Blind Summit's

The Table

October 17 - 27, 2013

Upstairs at Chicago Shakespeare

A World's Stage production from England
Devised and Directed by
Blind Summit Theatre

Japanese Style Adult Puppetry

For those who think all puppets are cute, furry and just for kids, consider the colourful characters of Blind Summit. This company did for puppetry what The Simpsons did for cartoons—added wit, charm and adult situations. Whether they’re marshalling the giant Voldemort, Captain Hook and Cruella De Vil through the Olympic Stadium or manouevering cardboard-headed wise-crackers around fringe theatres, Blind Summit offers a radical new look at the art form you grew up with.

Blind Summit founder and former child actor Nick Barnes was studying theatre design when he discovered that puppetry allowed him to not only build and create, but also perform. “For me," says Barnes, “a puppet is the perfect combination of art, craft and theatre.” After a 1997 backpacking trip through China, he crafted puppets to tell the anguished story of Yunnan café owner and former enemy of the state He Liyi. Mr. China’s Son was a powerful debut, establishing not only the company’s now-signature puppetry style, but also a fertile partnership with Blind Summit’s current co-artistic director Mark Down.

For his part, Down was an enthusiastic amateur dramatist, but chose to follow the family medical tradition. While still a junior doctor in London he broke his back on holiday and did some deep thinking. “I decided I really wanted to make theatre, but had no idea how to go about doing it,” he says. He was drawn to puppetry; at the same time, Barnes needed a director, and Blind Summit was born. “The name comes from the signs on the road to the Edinburgh Fringe,” says Barnes. “It’s a hill where you can’t see the top until you are on it, and then everything is clear,” he continues. “It seemed like a good metaphor for the creative process.”

Before the 2012 Olympics, Blind Summit collaborated with film director Anthony Minghella for his Madame Butterfly at English National Opera and New York’s Met, where at least one reviewer felt the puppets were the “most authentic characters on stage.” This proved that puppetry was a viable, marketable art form and allowed the company to hone its technique in bunraku—traditional Japanese puppetry with visible puppeteers, as well as some Blind Summit personal touches. “I don’t like marionettes, because you are at the whim of gravity,” says Barnes. “I love the control you can get with bunraku, the size and detail of the puppets, and that the performer can hold the puppet directly. In the last four years, we have developed a style that allows us to direct the puppets almost as if they were actors or dancers.”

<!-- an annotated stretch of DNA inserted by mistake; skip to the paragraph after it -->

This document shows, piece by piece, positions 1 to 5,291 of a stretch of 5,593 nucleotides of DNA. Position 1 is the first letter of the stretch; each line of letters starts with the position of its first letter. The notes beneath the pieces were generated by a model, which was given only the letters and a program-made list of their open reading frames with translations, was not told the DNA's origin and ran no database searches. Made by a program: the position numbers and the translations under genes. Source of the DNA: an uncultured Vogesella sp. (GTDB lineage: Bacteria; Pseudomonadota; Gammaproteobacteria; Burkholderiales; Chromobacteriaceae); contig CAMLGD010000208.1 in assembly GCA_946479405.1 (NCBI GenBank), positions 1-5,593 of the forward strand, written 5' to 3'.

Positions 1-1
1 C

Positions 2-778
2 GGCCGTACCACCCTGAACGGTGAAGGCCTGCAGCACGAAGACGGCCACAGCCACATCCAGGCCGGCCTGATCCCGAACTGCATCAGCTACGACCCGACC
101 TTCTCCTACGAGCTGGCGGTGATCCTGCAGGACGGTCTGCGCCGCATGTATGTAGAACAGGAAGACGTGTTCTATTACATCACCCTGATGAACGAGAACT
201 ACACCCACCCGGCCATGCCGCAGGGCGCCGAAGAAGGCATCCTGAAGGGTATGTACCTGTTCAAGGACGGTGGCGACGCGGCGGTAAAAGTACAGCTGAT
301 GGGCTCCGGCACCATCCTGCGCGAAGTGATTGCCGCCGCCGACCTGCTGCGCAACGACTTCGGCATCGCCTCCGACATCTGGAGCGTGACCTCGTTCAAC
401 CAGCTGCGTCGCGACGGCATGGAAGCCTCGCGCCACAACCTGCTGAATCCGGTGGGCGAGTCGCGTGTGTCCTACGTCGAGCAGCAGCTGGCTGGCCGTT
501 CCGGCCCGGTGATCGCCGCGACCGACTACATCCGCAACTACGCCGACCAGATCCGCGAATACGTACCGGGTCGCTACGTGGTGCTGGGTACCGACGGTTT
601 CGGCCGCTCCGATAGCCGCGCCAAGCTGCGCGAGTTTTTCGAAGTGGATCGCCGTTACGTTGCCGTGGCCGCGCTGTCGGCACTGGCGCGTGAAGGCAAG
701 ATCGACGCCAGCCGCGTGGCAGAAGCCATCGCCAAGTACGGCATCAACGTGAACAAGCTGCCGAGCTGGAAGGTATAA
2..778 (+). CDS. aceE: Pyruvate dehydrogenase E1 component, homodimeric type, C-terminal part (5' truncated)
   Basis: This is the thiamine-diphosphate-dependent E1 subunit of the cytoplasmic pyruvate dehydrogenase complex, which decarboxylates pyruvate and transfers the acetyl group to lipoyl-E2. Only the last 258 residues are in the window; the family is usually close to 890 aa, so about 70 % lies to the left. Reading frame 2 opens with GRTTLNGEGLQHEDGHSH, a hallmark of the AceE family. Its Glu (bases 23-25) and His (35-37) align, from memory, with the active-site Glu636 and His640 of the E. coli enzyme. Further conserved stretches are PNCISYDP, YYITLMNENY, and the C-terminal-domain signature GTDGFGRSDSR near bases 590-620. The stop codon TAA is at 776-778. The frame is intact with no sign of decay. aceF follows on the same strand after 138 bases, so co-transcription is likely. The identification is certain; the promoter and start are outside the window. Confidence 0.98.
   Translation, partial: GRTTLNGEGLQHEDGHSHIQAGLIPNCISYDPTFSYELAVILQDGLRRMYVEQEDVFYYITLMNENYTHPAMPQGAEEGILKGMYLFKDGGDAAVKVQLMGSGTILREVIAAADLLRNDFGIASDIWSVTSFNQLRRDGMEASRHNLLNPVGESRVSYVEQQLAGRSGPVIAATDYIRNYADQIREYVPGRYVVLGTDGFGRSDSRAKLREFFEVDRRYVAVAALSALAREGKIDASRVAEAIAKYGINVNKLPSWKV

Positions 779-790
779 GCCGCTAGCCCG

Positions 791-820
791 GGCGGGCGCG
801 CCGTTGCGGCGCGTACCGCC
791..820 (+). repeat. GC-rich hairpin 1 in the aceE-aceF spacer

The effect is startling. Consider The Table, which chronicles the last 12 hours of Moses’ life. “Moses was stuck in the wilderness for 40 years, so we thought the metaphor of a puppet stuck on a table would be interesting,” says Barnes. “The death of Moses in the Bible and in Jewish Midrash and Caballah [is] an existential examination of life and the mystery of death. There is a clear separation between God and Man, which [is] a rich idea for puppetry where you can see the puppeteers,” he continues. “And we wanted to see if we could do a show which was just a puppet on a table.”

Voiced by Down, manipulated by Down (head and left hand), Barnes (feet) and performer Sean Garrat (right hand and bum), Moses has a cardboard, character-driven face with a strong personality and occasionally lewd sense of humour. He interacts with audiences, criticises his handlers, explains his reality and confesses that he was descended from a long line of boxes. He is funny, sharp and completely engaging, so much so that you’ll forget his handlers entirely—until he tells you not to. Blind Summit is now working with the Royal Shakespeare Company and the British Museum, as well as directing the Magic Flute at Bregenz Festival 2013. Catch them on the up while they still have time for small stages.

—Excerpt from Time Out Shanghai feature by Nancy Pellegrini, published October 25, 2012

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